Review Blog

Jun 06 2018

Bush and beyond: Stories from Country by Tjalaminu Mia, Jessica Lister, Jaylon Tucker and Cheryl Kickett-Tucker

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Fremantle Press, 2018. ISBN 9781925591132
Recommended. This collection of four stories is from the Waarda series of Indigenous Stories and focuses on the importance of spending time with Grandparents. The collection is perfect for primary schools looking for books that support the teaching of Aboriginal and Torres Strait Islander histories and culture.
The first and second story in this collection 'Bush Secrets' and 'Yippee! Summer Holidays' feature a brother and sister duo Debbie and Billy. The children are looking forward to Dada Keen (their Grandfather) coming to stay from the city. Their life is simple and fun - they live in a small bush community. Debbie describes the stories her Dada Keen and their walks together. What I loved most about this is the way in which the authors teachers the reader about the Noongar Tribes of Western Australia, even incorporating their language. Dada Keen teaches Debbie and Billy about their heritage in a simplistic but charming style. My only criticism is Debbie's constant references to having and keeping secrets, which contrasted with what I am currently teaching my class in their Child Protection Curriculum lessons.
The third and fourth stories used even more of the Noongar language and taught the reader some of the features of the Swan River, Wheatbelt, Moora and north-east WA goldfields. All regions from the Katanning area in WA originally inhabited by the Noongar people. Both heavily narrative, one was about a little boy camping with his family and the other was about Thuri (grandfather) taking his grandsons on a bushwalk. The simple narration of what the flora and fauna they come across, and the features of the land, was very easy to read.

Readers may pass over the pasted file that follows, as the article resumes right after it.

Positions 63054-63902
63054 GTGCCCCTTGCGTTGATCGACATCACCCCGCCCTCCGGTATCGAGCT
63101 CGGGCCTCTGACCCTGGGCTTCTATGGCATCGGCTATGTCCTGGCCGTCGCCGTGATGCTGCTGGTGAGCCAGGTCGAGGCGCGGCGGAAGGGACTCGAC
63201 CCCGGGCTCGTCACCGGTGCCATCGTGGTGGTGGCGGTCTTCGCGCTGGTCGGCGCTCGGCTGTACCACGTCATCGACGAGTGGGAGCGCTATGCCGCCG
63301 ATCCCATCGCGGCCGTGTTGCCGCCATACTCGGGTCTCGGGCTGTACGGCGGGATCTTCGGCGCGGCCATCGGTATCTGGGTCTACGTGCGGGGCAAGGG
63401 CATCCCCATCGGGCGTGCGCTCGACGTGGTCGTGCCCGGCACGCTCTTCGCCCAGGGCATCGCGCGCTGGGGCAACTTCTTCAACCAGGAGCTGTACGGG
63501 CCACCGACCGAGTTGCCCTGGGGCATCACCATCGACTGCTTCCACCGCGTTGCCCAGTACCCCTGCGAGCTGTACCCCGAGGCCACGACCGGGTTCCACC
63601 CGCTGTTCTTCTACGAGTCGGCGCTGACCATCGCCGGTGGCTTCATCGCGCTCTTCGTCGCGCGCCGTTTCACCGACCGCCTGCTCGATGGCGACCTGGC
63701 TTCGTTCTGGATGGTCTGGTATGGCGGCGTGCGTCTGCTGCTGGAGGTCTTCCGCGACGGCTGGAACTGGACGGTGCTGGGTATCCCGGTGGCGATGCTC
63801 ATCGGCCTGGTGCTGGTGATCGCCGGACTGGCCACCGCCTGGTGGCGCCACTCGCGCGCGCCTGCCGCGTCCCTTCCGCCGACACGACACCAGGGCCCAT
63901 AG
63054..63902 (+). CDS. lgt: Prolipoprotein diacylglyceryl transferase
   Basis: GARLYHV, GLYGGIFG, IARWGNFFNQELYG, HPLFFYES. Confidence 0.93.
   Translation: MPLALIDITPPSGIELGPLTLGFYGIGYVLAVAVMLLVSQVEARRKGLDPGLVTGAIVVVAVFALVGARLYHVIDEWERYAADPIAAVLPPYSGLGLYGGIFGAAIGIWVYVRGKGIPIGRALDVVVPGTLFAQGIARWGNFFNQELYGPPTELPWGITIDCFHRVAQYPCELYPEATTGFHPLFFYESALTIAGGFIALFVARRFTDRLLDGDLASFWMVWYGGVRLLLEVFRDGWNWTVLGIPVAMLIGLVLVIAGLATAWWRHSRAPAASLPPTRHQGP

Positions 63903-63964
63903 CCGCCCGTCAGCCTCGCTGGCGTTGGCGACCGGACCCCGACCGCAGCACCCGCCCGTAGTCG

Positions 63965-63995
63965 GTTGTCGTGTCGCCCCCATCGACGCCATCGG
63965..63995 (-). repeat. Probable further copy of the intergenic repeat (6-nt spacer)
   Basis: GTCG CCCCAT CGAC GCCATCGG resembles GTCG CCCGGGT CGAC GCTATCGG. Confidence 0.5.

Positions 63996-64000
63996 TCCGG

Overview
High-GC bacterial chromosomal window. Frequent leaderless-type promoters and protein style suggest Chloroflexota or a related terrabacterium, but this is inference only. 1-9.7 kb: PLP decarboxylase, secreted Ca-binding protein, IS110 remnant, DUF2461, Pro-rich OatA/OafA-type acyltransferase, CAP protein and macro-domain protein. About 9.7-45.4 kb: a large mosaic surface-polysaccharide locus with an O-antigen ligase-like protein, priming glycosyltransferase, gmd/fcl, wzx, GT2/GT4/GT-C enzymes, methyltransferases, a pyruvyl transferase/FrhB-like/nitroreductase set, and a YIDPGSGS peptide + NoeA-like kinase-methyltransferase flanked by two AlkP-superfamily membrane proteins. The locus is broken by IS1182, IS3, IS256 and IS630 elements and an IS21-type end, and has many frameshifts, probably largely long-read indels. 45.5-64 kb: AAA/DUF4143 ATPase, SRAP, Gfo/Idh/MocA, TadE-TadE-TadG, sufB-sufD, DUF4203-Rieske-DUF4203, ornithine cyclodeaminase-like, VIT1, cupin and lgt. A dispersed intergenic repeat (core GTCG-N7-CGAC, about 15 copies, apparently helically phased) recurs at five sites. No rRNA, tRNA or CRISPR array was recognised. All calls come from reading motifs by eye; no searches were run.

The collaborative authors belong to Indigenous groups from Western Australia and have written teaching notes to accompany this as well as all three books in the series. There are two more collections Cyclones and Shadows and Eagle, Crow and Emu which would greatly add to the AITSI resources in any Australian school library. Another pleasant aspect of these stories was that they are not Dreaming Stories but narratives, and would be great as read-aloud chapter books that celebrate culture and heritage of AITSI students during events such as National Reconciliation Week.
Clare Thompson

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